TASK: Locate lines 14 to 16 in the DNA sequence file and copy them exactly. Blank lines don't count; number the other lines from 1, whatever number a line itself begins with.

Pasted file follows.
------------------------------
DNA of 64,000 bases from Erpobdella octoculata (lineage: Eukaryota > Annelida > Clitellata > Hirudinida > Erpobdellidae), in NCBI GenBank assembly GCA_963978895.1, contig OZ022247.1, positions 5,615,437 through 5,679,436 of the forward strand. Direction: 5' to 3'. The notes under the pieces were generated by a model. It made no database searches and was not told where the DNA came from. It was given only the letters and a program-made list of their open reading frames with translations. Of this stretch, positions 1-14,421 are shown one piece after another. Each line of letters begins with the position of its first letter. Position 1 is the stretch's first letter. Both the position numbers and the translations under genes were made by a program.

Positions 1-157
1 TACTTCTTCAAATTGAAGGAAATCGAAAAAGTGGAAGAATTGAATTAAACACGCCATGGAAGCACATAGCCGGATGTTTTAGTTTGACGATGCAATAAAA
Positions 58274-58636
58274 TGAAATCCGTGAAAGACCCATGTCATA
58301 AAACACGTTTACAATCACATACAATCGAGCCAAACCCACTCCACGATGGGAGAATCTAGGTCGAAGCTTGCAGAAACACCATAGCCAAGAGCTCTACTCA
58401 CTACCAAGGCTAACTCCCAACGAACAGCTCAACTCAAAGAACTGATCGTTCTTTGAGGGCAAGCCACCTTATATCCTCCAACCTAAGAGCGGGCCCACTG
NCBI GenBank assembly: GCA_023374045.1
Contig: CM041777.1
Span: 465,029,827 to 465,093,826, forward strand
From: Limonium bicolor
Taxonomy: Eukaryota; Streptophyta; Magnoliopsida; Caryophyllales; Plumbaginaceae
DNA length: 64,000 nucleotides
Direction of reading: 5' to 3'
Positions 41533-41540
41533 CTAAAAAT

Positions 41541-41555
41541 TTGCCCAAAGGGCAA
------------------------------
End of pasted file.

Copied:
Direction of reading: 5' to 3'
Positions 41533-41540
41533 CTAAAAAT